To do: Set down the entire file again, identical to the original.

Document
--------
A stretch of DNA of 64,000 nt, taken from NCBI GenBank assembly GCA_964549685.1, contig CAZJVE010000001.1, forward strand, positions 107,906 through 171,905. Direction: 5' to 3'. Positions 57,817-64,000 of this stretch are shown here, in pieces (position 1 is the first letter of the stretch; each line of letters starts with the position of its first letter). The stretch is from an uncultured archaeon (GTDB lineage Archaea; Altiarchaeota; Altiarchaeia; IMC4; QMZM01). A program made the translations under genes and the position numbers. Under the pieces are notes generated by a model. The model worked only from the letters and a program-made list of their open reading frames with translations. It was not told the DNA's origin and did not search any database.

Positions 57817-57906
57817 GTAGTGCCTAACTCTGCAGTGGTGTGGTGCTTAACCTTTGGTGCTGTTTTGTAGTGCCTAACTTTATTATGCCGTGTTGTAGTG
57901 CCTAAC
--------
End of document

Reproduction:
A stretch of DNA of 64,000 nt, taken from NCBI GenBank assembly GCA_964549685.1, contig CAZJVE010000001.1, forward strand, positions 107,906 through 171,905. Direction: 5' to 3'. Positions 57,817-64,000 of this stretch are shown here, in pieces (position 1 is the first letter of the stretch; each line of letters starts with the position of its first letter). The stretch is from an uncultured archaeon (GTDB lineage Archaea; Altiarchaeota; Altiarchaeia; IMC4; QMZM01). A program made the translations under genes and the position numbers. Under the pieces are notes generated by a model. The model worked only from the letters and a program-made list of their open reading frames with translations. It was not told the DNA's origin and did not search any database.

Positions 57817-57906
57817 GTAGTGCCTAACTCTGCAGTGGTGTGGTGCTTAACCTTTGGTGCTGTTTTGTAGTGCCTAACTTTATTATGCCGTGTTGTAGTG
57901 CCTAAC